So this should have been yesterday’s post but it didn’t happen, so here it is today!
I had to go to town yesterday (10 miles away) to take my youngest son (21) for a job interview. While he was having his interview, I went into a cafe close by and asked him to come and find me when he’d done.
So that is what he did. I asked how it went, he thought not brilliant, so we had a drink and some lunch and got in the car to go home. Car wouldn’t start! Tried a couple of times, but to me it sounded like a dead battery. I checked to make sure leads were on tightly, they were. Nothing left for it but to call out the breakdown company we are with. He came after a very cold hour of sitting in the car, got us started immediately, yes it was a flat battery, so I need a new one.
Got back to the boat eventually and our Labrador, Megan, who is 12 was struggling to get up and was very stiff, so we have arranged to take her to vets tomorrow.
So they were the downs. The up? Just before the breakdown man turned up, Sam got a phone call, offering him the job! He starts on Monday!
Well I have received my DNA results this evening and it doesn’t contain any surprises really.
Not quite sure where the Swedish connection comes in but other than that, all the research I have done over the last 20+ years points to us being very much rooted in the midlands!
It has identified a few 3rd and 4th cousins so far, but there is going to be a lot of work to piece it all together!
I started my family research journey about 23 years ago, with my Dad. We were mainly just following his family name back as far as we could initially. Back then, although you could get a CD Rom (yeah I know, showing my age) to record all the information on, in the form of a family tree, records with the information were not really available online. So our searches consisted of going to local libraries and archives.
We spent many hours searching through Census reports, Birth, Marriage and Death records, I.G.I records, parish registers. Most of these records were stored on microfiche with difficult to read handwriting, and often mis-spelled information.
Despite this, we found a great deal of information and complied an extensive family tree, but of course, there is always more to do.
I never really looked much into Mum’s side, beyond great grandparents. She is now sadly no longer with us, but I intend to continue and find more of her history.
There is also more to be found on my father’s maternal side, which unfortunately he can no longer assist with. He will be 90 this year, and is suffering from dementia, so I will do it for him.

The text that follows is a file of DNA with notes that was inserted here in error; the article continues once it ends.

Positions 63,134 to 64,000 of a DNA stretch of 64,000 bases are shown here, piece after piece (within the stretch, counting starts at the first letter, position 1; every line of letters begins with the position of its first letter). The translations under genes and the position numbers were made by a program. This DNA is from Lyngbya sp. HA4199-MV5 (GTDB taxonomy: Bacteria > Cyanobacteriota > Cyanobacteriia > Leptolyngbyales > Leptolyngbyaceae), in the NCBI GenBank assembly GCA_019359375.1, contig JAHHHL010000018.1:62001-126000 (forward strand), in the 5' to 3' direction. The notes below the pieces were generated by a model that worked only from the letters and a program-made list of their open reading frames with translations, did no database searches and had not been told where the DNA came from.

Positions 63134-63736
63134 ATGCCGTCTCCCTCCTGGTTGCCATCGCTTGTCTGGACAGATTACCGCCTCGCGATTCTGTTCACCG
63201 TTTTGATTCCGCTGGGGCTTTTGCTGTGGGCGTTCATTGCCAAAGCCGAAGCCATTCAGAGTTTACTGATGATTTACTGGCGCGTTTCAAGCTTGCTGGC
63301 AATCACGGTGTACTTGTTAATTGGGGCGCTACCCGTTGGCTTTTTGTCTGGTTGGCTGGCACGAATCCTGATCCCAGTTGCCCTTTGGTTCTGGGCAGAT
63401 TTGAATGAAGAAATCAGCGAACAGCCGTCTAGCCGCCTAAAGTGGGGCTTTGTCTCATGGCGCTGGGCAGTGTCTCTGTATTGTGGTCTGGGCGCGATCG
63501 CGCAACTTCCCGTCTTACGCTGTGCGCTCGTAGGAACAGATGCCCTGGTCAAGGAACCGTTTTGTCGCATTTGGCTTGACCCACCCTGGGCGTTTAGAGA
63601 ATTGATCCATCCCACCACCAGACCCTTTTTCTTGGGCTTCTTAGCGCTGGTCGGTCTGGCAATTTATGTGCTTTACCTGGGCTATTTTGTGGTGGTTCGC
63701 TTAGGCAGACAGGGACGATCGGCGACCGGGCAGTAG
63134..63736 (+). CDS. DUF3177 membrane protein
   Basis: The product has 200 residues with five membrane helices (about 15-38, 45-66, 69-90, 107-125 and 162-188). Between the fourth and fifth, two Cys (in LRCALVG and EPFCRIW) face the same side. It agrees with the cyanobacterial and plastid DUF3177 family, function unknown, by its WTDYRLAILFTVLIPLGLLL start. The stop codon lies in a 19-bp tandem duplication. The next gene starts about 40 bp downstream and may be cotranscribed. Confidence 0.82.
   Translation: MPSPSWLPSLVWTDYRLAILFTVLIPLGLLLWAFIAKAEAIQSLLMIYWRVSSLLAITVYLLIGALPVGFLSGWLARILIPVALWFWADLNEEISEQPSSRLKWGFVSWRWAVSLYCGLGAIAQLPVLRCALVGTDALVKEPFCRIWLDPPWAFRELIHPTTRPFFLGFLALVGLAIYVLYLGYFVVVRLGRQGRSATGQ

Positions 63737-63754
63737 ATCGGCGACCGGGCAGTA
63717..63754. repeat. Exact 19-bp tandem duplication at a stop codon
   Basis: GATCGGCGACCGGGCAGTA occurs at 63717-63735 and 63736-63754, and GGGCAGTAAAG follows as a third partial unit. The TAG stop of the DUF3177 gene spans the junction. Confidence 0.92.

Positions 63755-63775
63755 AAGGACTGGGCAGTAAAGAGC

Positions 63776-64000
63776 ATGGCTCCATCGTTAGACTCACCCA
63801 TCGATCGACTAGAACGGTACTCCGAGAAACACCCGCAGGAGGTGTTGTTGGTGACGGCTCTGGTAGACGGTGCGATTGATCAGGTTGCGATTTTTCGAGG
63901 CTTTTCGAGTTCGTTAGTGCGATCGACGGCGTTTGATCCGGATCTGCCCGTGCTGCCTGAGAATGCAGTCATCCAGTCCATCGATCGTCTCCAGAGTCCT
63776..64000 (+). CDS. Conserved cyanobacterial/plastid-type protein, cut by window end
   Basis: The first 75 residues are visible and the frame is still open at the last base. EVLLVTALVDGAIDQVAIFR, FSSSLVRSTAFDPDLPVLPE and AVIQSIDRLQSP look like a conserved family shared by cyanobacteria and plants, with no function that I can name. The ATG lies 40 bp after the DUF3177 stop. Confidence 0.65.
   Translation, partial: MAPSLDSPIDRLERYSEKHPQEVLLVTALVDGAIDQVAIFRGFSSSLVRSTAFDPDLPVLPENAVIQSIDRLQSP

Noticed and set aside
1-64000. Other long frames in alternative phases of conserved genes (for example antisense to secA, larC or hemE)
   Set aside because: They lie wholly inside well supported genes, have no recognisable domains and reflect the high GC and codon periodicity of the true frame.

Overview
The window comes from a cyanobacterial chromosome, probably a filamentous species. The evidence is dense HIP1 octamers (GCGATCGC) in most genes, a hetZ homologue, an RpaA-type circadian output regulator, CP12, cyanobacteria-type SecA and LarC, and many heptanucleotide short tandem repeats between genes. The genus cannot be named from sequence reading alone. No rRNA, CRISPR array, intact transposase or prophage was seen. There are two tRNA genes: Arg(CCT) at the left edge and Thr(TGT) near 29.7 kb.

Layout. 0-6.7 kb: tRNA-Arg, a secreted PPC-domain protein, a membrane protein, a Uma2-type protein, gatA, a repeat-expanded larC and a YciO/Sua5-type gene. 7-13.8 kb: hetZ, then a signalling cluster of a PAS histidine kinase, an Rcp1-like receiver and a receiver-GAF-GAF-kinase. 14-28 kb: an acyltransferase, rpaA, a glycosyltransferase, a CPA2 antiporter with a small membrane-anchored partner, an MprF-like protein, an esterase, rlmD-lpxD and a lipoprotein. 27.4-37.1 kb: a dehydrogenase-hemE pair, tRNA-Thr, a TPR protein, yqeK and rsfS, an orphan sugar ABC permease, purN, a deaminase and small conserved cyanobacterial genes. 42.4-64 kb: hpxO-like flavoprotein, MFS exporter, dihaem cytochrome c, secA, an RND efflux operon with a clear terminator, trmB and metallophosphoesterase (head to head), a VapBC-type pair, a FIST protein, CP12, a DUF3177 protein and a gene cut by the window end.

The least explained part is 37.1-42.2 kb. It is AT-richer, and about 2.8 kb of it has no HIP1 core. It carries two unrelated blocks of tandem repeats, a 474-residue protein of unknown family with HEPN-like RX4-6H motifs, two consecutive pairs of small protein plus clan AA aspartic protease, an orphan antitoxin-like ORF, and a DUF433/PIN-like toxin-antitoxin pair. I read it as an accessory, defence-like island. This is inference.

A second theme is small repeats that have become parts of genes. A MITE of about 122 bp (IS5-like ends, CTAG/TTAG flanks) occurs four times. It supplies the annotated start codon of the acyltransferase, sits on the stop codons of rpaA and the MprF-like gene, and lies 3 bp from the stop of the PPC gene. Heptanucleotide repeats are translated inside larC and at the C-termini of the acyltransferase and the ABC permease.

The thing that has prompted me to write this blog is an email I had this morning. My husband bought me a DNA testing kit as a gift for Christmas, and today I got an email informing me that my DNA has been analysed and my results are estimated to be ready by Saturday!
Wish me luck!
Really not feeling it today so decided to unleash my inner child and get the colouring pencils out!
New vlog. Recommended winter watching on YuTube! https://youtu.be/bLJeQ9OKiKE
We had an interesting start to our morning today. It was about 9am and the wind was blowing quite strongly, as it had been most of the night. We took the dog for her first wander of the day around the marina and as we reached the far side of the basin, there was a narrowboat whose front rope had come adrift, so it was only tied at the back and consequently the front end was blowing about wildly and bashing into a GPR cruiser moored next to it.
So to prevent damage to either vessel, Neil and another resident who happened to be walking his dog wrestled with the boat, against the wind and managed to re-tie it. So the other chap then headed back to his boat and we continued around the marina.
A little farther round, we came across a cruiser which had come loose at the front too and was blowing around, so this time, Neil and I wrestled it back to its mooring!
By comparison, this afternoon’s visit from our eldest son and 3 of the grandchildren was very restful!
Home, to me, has always been about the people in it and not about the place itself. During my life so far, I have lived in four different houses, and although for the most part I was happy enough there, I never really found I missed it when I was away, providing the family I love was with me. I didn’t find it difficult to leave any of those houses to move on to somewhere else.
I have seen grandparents, and later, parents, who would having been better moving to somewhere else as they grew older, but they stayed longer than they probably should, making life difficult for themselves because of an attachment to the house they lived in. On seeing that, I never wanted to be in the same position, and so far, I never have.
I now find, since living on the boat, that when I am away, even just for the day, I miss my home and I am always very glad to be home. What has occurred to me though, is that no matter how attached I become to this home, I will never be stuck. If we decide we want to live somewhere else, we need only to untie the ropes and head off, Leeds or Liverpool, Stratford or Windsor, and we will still be in our lovely home. The network is our oyster. Its a wonderful feeling.